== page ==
Even with the earth trembling,
And to continue to watch oneself
As if one were a complete stranger.
Once in Chicago, for instance,
I caught sight of a man in a shaving mirror
Who had my naked shoulders and face,
But whose eyes terrified me!
Two hard staring, all-knowing eyes!
After we parted, the night, the cold, and the endless walking
Brought on a kind of ecstasy.
I went as if pursued, trying to warm myself.
There was the East River; there was the Hudson.
Their waters shone like oil in sanctuary lamps.
Something supreme was occurring
For which there will never be any words.
The sky was full of racing clouds and tall buildings,
Whirling and whirling silently.
In that whole city you could hear a pin drop.
I thought I heard a pin drop and I went looking for it.*****
Here come my night thoughts
Returning from studying the heavens.
What they thought about
Stayed the same,
Stayed immense and incomprehensible.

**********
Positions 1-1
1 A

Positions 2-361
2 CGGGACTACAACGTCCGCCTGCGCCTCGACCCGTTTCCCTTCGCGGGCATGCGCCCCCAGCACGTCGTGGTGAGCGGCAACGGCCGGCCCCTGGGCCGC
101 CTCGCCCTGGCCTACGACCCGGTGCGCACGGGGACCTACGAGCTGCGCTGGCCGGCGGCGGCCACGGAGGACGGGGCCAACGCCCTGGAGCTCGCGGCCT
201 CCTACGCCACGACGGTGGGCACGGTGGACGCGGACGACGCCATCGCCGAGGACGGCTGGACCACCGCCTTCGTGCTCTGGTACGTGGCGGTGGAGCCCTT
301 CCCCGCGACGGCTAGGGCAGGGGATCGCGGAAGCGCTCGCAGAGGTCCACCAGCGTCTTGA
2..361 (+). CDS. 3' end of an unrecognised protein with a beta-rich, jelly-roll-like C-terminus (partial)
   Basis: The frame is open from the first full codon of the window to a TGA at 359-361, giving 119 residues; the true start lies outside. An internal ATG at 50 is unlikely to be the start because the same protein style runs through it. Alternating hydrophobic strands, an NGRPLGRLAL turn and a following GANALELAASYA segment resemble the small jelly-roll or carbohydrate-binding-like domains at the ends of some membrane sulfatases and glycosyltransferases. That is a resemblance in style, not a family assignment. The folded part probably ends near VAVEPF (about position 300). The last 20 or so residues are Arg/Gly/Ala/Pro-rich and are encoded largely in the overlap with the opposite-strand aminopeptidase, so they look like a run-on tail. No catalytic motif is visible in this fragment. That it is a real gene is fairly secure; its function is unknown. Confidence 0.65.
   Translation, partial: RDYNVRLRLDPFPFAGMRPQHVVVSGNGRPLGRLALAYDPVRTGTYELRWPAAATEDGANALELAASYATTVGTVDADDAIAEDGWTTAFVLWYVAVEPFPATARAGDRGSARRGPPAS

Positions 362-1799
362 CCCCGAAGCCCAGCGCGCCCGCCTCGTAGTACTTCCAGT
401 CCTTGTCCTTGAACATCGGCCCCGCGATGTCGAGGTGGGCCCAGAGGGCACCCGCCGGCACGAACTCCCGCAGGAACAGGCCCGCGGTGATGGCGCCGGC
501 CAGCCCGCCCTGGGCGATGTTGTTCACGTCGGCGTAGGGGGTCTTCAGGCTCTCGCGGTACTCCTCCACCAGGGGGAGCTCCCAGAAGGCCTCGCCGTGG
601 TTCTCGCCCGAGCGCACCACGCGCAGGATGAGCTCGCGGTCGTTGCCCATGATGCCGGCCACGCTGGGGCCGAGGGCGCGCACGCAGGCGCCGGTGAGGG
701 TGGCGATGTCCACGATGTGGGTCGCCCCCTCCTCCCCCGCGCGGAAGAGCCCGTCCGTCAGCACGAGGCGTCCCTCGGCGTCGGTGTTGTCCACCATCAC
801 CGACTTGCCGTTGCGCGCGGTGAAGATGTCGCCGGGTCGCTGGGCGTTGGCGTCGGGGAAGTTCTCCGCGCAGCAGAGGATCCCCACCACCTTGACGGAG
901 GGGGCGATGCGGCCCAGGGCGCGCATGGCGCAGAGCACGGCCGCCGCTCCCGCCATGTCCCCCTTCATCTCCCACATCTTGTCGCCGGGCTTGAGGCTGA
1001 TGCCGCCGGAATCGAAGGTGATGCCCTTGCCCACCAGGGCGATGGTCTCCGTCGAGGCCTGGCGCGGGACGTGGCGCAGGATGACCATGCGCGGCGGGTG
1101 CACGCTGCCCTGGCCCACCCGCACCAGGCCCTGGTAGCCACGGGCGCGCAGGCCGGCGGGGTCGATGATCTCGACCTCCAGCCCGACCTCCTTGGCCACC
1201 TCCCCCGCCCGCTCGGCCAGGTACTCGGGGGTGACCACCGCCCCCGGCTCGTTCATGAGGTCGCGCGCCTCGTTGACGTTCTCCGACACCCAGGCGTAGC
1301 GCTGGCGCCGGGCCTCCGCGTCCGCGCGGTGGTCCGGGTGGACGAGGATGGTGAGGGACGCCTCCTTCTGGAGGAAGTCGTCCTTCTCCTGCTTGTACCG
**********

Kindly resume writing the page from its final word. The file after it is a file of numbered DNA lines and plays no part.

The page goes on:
My mother and father smile at each other
Knowingly above the mantel.
The cat sleeps on, the dog
Growls in his sleep.
The stove is cold and so is the bed.
Now there are only these crutches
To contend with.
Go ahead and laugh, while I raise one
Swaying on the front porch,
While pointing at something
In the gray distance.
You see nothing, eh?
Neither do I, Mr. Milkman.
I better hit you once or twice over the head
With this fine old prop,
So you don't go off muttering
I saw something!*****
The White Room
The obvious is difficult
To prove. Many prefer
The hidden. I did, too.
I listened to the trees.
They had a secret
Which they were about to
Make known to me--
And then didn't.
Summer came. Each tree
On my street had its own
Scheherazade. My nights
Were a part of their wild
Storytelling. We were
Entering dark houses,
Always more dark houses,